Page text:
Scientists have announced the discovery of an extensive deep-sea coral reef in Ecuador’s Galápagos Marine Reserve, marking a first-of-its kind discovery in the marine reserve.
The undocumented reefs were discovered at a depth of 1,310 to 1,970 feet on the summit of a previously unmapped seamount in the central part of the protected area.
Researchers with the National Science Foundation described the “ancient” deep-sea coral reefs as being host to “a breathtaking mix of deep marine life” and the first of their kind to be documented since the Galápagos Marine Reserve was established in 1998.
Encompassing some 51,000 mi² off the coast of Ecuador, the Galápagos Marine Reserve is one of the world’s largest marine protected areas and is known for its vast biodiversity, including many species that unique to the area.
The reef’s structure spans several kilometers, cresting the ridge of a previously uncharted submerged volcano.
Video of the reefs was first captured by scientists Michelle Taylor and Stuart Banks while diving in the human-occupied submersible “Alvin,” launched from the Woods Hole Oceanographic Institution (WHOI) research vessel “Atlantis.”
The observation represents the first deep-sea coral reef found in the Galápagos Marine Reserve.
Led by Daniel Fornari, a marine geologist at the WHO, and including scientists from Boise State University, the U.S. National Science Foundation-supported expedition is in collaboration with the Galápagos National Park Directorate, Charles Darwin Foundation, and the Ecuadorian Navy’s Oceanographic and Antarctic Institute. The Natural Environmental Research Council in the UK also funded the expedition.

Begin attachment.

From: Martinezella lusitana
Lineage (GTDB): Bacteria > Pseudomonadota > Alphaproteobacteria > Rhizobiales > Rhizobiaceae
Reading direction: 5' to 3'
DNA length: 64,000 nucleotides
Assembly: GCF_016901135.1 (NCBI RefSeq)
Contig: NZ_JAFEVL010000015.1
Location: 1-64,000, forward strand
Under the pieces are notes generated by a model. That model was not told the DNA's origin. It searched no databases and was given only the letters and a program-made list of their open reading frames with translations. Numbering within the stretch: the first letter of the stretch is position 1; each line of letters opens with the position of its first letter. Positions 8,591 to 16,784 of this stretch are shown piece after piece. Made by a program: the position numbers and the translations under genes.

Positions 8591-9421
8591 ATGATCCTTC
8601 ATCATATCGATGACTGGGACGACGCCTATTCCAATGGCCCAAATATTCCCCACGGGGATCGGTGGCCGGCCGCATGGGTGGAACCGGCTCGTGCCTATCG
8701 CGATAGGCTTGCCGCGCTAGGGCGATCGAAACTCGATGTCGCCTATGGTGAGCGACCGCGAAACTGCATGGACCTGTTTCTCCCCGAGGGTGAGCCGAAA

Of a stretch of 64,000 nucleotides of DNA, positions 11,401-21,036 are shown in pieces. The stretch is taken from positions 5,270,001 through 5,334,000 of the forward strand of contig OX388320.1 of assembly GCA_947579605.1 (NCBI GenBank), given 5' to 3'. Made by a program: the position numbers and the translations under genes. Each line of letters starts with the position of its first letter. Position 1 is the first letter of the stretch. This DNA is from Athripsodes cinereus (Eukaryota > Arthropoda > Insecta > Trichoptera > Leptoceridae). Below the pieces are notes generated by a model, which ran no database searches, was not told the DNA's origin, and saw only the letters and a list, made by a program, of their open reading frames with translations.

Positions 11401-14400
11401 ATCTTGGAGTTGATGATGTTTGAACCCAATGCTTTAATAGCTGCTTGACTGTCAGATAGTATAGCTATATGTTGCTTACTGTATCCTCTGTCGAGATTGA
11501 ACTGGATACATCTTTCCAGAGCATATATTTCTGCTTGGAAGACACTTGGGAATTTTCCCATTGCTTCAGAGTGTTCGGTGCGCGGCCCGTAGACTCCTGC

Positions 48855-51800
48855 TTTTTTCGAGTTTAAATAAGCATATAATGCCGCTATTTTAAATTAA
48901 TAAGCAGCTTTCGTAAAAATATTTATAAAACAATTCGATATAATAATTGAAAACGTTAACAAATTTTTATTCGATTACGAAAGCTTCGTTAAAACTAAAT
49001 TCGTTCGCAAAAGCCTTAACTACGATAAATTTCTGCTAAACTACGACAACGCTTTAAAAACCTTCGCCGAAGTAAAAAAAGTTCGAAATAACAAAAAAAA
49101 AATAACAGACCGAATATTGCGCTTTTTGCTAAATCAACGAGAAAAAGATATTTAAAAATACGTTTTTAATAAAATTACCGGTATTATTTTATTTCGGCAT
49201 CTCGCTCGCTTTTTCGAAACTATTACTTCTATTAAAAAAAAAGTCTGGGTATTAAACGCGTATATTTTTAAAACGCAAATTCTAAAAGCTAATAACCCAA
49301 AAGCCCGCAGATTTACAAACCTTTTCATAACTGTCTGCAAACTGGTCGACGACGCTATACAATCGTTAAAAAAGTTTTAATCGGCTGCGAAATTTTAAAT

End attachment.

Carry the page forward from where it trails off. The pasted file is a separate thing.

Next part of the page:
The submersible Alvin is equipped with high-quality still and ultra-high definition 4K video imaging systems, as well as enhanced sampling capabilities.
Fornari has studied the marine environment in the Galápagos for more than two decades. “Exploring, mapping and sampling the Galápagos Platform is an opportunity to apply 21st-century deep-submergence and seafloor mapping technologies and innovative deep-sea imaging techniques to reveal the beauty and complexity of the volcanic and biological processes that make the Galápagos so unique,” he Fornari
Gail Christeson, a program director in NSF’s Division of Ocean Sciences, described the discovery as illustrative of the importance of international collaborations to map and image unexplored regions of the seafloor.
According to the Ecuadorian Minister of Environment, Jose Antonio Dávalos, the discovery of the deep-sea coral reefs is a promising development and reaffirms Ecuador’s commitment to establish new marine protected areas and create a regional marine protected area in the Eastern Tropical Pacific. He further stated that the unexplored depths of the ocean and their richness make it even more important to work towards achieving the commitments of the Global Ocean Alliance 30×30, an initiative that aims to protect at least 30% of the world’s oceans by 2030.
Necessary cookies are absolutely essential for the website to function properly. This category only includes cookies that ensures basic functionalities and security features of the website. These cookies do not store any personal information.
Any cookies that may not be particularly necessary for the website to function and is used specifically to collect user personal data via analytics, ads, other embedded contents are termed as non-necessary cookies. It is mandatory to procure user consent prior to running these cookies on your website.